Clergy in the Chamber

In 2004, Pablo Castro, working the night shift at a convenience store in Corpus Christi, was brutally stabbed to death by a robber seeking drug money. John Ramirez stabbed Mr. Castro 29 times. He and his cohorts netted $1.25 from Mr. Castro’s pockets as he lay bleeding to death in the store parking lot.

The U.S. Supreme Court today decided that the murderer can further delay his well deserved and long overdue execution by litigating a dubious claim regarding the state’s refusal to allow his pastor to touch him and audibly pray over his while he is being executed.

There is a sign of hope in that the decision depends a lot on the specifics of the procedure in this case. States may have the capacity to avoid stays of execution in the future.

There was much confusion about clergy in the chamber at the time that Texas was preparing to execute Ramirez, and the Supreme Court itself bears a heavy share of the blame. Deciding important questions by summary decisions, it led states to believe that excluding clergy from the chamber altogether was an acceptable resolution to the claim that religions with prison chaplains were being preferred over those without. That said, the state could have handled the situation better than it did.

What about the future? The Religious Land Use and Institutionalized Persons Act requires exhaustion of administrative remedies before turning to the courts. With practices for accommodation of clergy stabilizing, a good system for requiring complaints well in advance and making accommodations where they are actually minor will help block lawsuits.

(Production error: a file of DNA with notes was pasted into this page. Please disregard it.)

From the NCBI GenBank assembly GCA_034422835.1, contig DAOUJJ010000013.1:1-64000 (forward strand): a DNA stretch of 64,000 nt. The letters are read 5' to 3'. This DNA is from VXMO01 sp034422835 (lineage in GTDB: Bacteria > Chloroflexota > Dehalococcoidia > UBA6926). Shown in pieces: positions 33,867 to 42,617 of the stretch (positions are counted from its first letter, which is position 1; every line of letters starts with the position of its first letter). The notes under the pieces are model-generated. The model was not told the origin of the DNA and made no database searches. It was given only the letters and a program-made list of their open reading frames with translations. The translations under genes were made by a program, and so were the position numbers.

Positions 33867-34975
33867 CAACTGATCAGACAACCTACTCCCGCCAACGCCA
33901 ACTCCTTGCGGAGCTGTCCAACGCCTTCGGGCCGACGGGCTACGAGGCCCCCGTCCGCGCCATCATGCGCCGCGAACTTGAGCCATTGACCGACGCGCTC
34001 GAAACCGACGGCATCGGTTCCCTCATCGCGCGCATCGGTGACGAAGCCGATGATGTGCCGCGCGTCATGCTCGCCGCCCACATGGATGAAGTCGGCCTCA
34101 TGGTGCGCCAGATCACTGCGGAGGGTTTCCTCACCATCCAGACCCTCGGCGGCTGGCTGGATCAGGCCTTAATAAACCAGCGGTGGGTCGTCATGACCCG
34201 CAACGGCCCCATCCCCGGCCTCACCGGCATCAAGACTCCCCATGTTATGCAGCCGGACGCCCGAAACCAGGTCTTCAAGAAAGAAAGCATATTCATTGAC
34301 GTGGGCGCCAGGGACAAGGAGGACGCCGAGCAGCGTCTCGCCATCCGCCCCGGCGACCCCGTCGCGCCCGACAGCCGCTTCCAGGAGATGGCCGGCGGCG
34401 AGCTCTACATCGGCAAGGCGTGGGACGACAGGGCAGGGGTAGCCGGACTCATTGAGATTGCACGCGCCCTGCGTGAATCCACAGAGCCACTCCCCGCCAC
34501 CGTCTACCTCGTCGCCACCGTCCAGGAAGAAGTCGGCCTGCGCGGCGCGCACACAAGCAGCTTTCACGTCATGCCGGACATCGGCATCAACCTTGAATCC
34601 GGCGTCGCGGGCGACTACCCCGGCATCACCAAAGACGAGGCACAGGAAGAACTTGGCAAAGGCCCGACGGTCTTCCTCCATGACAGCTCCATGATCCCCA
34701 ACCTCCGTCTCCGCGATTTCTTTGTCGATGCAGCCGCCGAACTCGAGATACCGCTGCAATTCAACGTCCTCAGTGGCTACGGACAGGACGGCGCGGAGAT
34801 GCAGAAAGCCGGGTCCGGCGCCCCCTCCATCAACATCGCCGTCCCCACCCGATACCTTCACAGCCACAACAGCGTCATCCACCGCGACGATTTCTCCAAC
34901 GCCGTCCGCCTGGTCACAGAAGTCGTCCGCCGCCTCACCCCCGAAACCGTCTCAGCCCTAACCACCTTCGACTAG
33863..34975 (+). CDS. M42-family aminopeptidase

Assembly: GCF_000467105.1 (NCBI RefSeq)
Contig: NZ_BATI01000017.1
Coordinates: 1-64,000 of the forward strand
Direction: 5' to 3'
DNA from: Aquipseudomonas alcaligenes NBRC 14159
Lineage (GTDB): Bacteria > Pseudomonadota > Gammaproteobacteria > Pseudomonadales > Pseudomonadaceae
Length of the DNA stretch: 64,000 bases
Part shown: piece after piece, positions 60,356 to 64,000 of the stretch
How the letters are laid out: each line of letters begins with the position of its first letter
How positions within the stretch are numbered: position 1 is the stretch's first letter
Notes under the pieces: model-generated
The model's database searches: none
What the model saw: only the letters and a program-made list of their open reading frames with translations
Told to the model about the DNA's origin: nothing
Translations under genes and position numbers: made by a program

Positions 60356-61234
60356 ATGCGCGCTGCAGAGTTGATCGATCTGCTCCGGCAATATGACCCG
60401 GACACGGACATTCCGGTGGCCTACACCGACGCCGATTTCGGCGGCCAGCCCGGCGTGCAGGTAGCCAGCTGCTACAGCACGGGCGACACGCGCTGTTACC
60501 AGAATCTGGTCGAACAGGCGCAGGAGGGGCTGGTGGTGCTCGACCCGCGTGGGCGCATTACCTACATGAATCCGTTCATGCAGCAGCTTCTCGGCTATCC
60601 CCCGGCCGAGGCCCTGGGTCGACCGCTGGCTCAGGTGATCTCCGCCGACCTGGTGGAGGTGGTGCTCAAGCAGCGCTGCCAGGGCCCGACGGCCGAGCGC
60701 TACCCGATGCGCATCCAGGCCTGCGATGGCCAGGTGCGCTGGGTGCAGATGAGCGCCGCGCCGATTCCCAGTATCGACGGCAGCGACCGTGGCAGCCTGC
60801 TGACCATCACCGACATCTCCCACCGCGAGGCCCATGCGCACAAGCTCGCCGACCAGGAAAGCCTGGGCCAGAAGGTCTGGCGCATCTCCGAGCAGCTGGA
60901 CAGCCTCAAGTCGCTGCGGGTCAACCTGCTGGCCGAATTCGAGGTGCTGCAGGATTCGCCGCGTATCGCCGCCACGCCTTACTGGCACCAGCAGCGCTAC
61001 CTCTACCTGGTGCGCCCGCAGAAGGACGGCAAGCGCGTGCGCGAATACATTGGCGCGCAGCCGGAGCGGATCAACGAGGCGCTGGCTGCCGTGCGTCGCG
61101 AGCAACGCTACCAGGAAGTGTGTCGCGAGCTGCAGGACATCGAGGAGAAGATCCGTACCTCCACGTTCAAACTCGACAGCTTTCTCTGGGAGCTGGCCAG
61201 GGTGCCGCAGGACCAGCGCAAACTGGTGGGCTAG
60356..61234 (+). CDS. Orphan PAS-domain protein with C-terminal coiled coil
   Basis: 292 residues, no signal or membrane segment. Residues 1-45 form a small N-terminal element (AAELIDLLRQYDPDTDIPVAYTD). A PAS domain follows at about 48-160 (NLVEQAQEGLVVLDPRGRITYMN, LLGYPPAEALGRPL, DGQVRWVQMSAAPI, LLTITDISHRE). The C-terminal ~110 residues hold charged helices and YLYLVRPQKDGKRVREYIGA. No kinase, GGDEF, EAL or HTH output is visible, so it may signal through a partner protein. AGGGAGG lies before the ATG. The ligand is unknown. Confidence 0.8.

The anti-death-penalty crowd is no doubt salivating over the expanding possibilities for delaying executions. But today’s opinion includes a warning to lower courts:

If States adopt clear rules in advance, it should be the rare case that requires last-minute resort to the federal courts. If such cases do arise and a court determines that relief is appropriate under RLUIPA, the proper remedy is an injunction ordering the accommodation, not a stay of the execution. This approach balances the State’s interest in carrying out capital sentences without delay and the prisoner’s interest in religious exercise.

If experience is any guide, federal judges whose modus operandi is to decide against execution first and then back in the reasoning to support that predetermined outcome will evade or even disregard that italicized language. There are a lot of them. The Supreme Court will be called upon to confirm that it really means it in last-minute applications by states to vacate injunctions that are stays of execution on their face or in practice.

And no, Mr. Chief Justice, they won’t be “rare.”

The post Clergy in the Chamber appeared first on Crime & Consequences.